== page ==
I didn't have hot sesame oil so I used the regular toasted sesame oil I had on hand. The dish tasted a little bland to me so I added a few dashes of sriracha to it and it really made the difference. You definitely need that heat to take this dish to the next level.
Brothy Chinese Noodles
From EatingWell: January/February 2010
This dish was inspired by Chinese Dan Dan noodles—ground pork and noodles in a spicy broth. We use ground turkey and omit the traditional Sichuan peppercorns for convenience, but add hot sesame oil. Use toasted sesame oil instead if you want mild noodles.
32 Reviews for Brothy Chinese Noodles
This is a recipe that I will add to my "regular" list..VERY good taste, made me want more!
Loved this soup. Easy and fast to make, filling without being heavy and tasted like a soup I get at the noodle soup in town. And as a bonus, it's relatively inexpensive to make.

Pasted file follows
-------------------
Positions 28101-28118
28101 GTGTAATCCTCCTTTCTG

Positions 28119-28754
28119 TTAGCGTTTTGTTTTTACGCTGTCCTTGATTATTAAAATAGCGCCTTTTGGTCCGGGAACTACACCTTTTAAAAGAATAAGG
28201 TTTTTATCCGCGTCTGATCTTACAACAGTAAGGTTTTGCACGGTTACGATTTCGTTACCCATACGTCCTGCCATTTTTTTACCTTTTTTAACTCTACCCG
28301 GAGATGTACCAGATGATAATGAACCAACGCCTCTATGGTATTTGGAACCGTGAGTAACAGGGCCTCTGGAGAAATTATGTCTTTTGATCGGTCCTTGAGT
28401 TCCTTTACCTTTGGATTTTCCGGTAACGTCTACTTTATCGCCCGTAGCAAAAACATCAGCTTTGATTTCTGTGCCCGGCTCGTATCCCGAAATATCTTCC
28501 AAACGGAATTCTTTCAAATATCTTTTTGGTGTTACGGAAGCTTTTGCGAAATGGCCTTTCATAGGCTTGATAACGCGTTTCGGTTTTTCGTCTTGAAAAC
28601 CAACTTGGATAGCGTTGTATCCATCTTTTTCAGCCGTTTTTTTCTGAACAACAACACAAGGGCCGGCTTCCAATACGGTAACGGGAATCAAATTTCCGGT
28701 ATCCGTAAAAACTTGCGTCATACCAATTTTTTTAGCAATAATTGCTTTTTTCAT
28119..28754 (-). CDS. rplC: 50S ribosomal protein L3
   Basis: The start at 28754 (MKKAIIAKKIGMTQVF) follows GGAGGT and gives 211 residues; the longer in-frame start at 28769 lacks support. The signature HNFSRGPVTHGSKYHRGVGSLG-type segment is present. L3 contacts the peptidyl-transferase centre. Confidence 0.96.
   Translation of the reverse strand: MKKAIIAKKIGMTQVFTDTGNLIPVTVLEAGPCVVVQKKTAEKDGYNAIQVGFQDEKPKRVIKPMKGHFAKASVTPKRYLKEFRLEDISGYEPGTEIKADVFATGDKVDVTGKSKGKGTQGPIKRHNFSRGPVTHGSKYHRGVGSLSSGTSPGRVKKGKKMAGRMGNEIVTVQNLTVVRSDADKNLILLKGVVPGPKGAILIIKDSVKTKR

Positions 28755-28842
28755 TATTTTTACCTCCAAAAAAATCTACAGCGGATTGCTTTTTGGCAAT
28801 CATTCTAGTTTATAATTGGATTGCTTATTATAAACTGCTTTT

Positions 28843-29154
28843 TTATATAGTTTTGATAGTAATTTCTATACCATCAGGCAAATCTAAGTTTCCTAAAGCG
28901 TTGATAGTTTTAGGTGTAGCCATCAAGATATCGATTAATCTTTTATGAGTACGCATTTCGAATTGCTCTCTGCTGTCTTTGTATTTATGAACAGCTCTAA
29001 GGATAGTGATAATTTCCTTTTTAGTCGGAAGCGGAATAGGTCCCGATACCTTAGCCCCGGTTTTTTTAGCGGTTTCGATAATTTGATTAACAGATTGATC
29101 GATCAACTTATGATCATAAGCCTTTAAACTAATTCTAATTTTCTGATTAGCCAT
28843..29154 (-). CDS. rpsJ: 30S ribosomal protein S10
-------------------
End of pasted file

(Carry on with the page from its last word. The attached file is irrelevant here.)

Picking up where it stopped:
This is decent, it's not something you'll serve at your next dinner party-but its pretty comforting and homey. Didn't have the hot sesame oil-used red pepper flakes. Also garnished with some cilantro-I think without the cilantro it would be very very bland. I also added 2 chicken bouillon cubes.
This dish was delish! It was very Asian, and it tasted like something from a Chinese restaurant. I didn't have hot sesame oil like the poster below, so I too threw in some red chili flakes. I think it was an acceptable substitute.
In response to those who analyzed the recipe and found that it came out to 380 calories:
When I first plugged the ingredients into an online recipe analyzer, I found that the recipe had 400 calories and 22g fat. I absolutely would not make this recipe if that was the real information (50% fat?!), but I really wanted to try it. The database I checked used Chinese noodles that contain a high proportion of fat and little protein.
Continued in the comments section...